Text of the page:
Many of those who heard of this were greatly astonished, and some violently assailed my action, declaring that it was not permissible to dedicate a church exclusively to the Holy Spirit rather than to God the Father. They held, according to an ancient tradition, that it must be dedicated either to the Son alone or else to the entire Trinity. The error which led them into this false accusation resulted from their failure to perceive the identity of the Paraclete with the Spirit Paraclete. Even as the whole Trinity, or any Person in the Trinity, may rightly be called God or Helper, so likewise may It be termed the Paraclete, that is to say the Consoler. These are the words of the Apostle: “Blessed be God, even the Father of our Lord Jesus Christ, the Father of mercies, and the God of all comfort; who comforteth us in all our tribulation” (2 Cor. i, 3). And likewise the word of truth says: “And he shall give you another comforter” (Greek “another Paraclete,” John xiv, 16).

Nay, since every church is consecrated equally in the name of the Father, the Son and the Holy Spirit, without any difference in their possession thereof, why should not the house of God be dedicated to the Father or to the Holy Spirit, even as it is to the Son? Who would presume to erase from above the door the name of him who is the master of the house? And since the Son offered Himself as a sacrifice to the Father, and accordingly in the ceremonies of the mass the prayers are offered particularly to the Father, and the immolation of the Host is made to Him, why should the altar not be held to be chiefly His to whom above all the supplication and sacrifice are made? Is it not called more rightly the altar of Him who receives than of Him who makes the sacrifice? Who would admit that an altar is that of the Holy Cross, or of the Sepulchre, or of St. Michael, or John, or Peter, or of any other saint, unless either he himself was sacrificed there or else special sacrifices and prayers are made there to him? Methinks the altars and temples of certain ones among these saints are not held to be idolatrous even though they are used for special sacrifices and prayers to their patrons.

Some, however, may perchance argue that churches are not built or altars dedicated to the Father because there is no feast which is solemnized especially for Him. But while this reasoning holds good as regards the Trinity itself, it does not apply in the case of the Holy Spirit. For this Spirit, from the day of Its advent, has had Its special feast of the Pentecost, even as the Son has had since His coming upon earth His feast of the Nativity. Even as the Son was sent into this world, so did the Holy Spirit descend upon the disciples, and thus does It claim Its special religious rites. Nay, it seems more fitting to dedicate a temple to It than to either of the other Persons of the Trinity, if we but carefully study the apostolic authority, and consider the workings of this Spirit Itself. To none of the three Persons did the apostle dedicate a special temple save to the Holy Spirit alone. He does not speak of a temple of the Father, or a temple of the Son, as he does of a temple of the Holy Spirit, writing thus in his first epistle to the Corinthians: “But he that is joined unto the Lord is one spirit.” (I Cor. vi, 17). And again: “What? know ye not that your body is the temple of the Holy Spirit which is in you, which ye have of God, and ye are not your own?” (ib. 19).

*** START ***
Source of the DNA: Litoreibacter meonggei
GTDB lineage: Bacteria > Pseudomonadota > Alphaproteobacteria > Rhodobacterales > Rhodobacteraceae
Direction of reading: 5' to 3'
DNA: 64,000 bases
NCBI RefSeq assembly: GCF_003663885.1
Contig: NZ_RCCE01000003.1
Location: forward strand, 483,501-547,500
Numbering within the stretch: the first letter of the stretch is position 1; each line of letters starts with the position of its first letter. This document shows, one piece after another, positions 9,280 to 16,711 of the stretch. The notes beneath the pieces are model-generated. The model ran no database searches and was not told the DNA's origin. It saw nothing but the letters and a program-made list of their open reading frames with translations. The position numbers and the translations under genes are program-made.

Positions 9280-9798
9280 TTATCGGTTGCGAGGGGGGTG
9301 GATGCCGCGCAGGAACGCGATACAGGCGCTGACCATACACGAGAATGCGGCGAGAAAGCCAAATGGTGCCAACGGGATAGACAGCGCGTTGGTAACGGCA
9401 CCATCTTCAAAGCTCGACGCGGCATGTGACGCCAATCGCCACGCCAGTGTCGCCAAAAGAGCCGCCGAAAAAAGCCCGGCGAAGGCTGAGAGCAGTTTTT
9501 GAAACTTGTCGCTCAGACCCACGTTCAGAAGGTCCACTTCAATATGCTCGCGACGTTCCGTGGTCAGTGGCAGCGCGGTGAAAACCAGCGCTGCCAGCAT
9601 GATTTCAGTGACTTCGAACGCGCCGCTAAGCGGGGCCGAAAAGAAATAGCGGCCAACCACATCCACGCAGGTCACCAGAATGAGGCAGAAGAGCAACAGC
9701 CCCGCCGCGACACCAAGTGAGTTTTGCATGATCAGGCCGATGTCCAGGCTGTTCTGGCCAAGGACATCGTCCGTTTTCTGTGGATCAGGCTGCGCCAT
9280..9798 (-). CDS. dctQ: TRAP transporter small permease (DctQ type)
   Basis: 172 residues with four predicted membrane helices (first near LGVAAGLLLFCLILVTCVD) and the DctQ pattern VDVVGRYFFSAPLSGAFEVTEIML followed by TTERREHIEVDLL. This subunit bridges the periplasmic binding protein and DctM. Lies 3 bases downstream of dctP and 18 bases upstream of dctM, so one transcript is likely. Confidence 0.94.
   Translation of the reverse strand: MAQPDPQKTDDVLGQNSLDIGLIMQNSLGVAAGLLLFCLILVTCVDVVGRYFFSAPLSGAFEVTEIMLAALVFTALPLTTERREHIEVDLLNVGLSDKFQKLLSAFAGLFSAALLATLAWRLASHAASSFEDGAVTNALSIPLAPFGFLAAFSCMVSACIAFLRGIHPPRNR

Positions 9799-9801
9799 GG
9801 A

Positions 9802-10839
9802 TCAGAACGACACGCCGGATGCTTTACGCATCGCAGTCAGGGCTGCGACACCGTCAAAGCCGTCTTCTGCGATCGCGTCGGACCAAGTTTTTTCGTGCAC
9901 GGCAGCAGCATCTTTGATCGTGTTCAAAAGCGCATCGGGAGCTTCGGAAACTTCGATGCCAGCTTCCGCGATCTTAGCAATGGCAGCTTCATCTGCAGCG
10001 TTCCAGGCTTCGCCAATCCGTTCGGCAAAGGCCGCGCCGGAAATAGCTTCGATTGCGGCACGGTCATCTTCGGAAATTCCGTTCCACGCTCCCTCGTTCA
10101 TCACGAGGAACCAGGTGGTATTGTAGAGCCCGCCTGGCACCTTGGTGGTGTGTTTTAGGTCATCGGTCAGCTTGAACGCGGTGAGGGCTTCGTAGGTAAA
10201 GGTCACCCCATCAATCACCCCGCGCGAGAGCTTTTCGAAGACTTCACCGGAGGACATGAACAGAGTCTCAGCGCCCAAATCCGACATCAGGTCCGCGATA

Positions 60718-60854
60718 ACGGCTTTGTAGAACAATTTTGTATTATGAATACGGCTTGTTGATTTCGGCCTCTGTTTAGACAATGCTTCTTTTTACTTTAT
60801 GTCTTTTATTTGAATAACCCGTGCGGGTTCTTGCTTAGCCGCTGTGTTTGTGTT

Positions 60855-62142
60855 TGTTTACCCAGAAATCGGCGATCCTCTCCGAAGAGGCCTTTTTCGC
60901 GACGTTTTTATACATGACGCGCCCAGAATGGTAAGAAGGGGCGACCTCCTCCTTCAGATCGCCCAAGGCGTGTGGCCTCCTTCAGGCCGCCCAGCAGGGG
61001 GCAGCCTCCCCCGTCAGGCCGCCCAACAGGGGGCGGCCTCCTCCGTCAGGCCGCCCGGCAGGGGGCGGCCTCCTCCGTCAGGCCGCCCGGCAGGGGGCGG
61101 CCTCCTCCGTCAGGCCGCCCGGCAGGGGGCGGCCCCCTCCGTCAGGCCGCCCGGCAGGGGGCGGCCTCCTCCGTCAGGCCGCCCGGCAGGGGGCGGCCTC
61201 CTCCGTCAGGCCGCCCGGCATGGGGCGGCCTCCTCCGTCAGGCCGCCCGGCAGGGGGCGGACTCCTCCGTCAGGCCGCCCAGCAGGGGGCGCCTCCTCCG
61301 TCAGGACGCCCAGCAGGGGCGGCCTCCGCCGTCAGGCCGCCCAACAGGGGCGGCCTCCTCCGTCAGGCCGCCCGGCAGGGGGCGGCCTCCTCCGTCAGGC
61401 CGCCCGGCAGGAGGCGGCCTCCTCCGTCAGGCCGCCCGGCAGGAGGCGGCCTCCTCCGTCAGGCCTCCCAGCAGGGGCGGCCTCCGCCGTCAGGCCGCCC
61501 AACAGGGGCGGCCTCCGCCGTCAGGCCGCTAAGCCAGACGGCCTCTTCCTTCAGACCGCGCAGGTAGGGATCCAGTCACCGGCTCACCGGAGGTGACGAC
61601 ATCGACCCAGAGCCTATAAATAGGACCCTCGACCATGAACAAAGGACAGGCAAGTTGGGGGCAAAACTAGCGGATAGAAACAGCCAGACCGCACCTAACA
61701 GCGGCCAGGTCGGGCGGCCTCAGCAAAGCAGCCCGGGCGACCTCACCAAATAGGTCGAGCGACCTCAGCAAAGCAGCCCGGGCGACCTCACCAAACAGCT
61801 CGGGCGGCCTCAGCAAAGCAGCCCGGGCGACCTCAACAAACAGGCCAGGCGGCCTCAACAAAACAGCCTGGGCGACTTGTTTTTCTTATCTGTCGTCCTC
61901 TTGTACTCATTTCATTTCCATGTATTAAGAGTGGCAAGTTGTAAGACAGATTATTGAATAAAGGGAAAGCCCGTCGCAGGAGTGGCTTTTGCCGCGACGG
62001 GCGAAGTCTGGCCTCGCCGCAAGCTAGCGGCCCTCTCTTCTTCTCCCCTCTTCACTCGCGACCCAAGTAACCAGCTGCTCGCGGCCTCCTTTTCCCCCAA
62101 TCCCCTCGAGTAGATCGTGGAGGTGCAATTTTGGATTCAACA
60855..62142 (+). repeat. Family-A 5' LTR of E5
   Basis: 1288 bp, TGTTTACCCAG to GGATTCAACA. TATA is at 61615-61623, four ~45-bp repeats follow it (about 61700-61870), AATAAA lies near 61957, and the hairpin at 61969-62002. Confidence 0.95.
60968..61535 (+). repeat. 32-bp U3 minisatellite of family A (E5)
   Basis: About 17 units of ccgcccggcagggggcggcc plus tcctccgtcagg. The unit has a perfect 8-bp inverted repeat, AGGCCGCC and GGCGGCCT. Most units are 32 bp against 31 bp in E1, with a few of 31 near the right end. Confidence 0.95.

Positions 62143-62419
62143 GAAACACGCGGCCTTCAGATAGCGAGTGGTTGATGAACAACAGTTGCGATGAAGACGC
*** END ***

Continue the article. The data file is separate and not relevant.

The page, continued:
Who is there who does not know that the sacraments of God’s blessings pertaining to the Church are particularly ascribed to the operation of divine grace, by which is meant the Holy Spirit? Forsooth we are born again of water and of the Holy Spirit in baptism, and thus from the very beginning is the body made, as it were, a special temple of God. In the successive sacraments, moreover, the seven-fold grace of the Spirit is added, whereby this same temple of God is made beautiful and is consecrated. What wonder is it, then, if to that Person to Whom the apostle assigned a spiritual temple we should dedicate a material one? Or to what Person can a church be more rightly said to belong than to Him to Whom all the blessings which the church administers are particularly ascribed? It was not, however, with the thought of dedicating my oratory to one Person that I first called it the Paraclete, but for the reason I have already told, that in this spot I found consolation. ‘None the less, even if I had done it for the reason attributed to me, the departure from the usual custom would have been in no way illogical.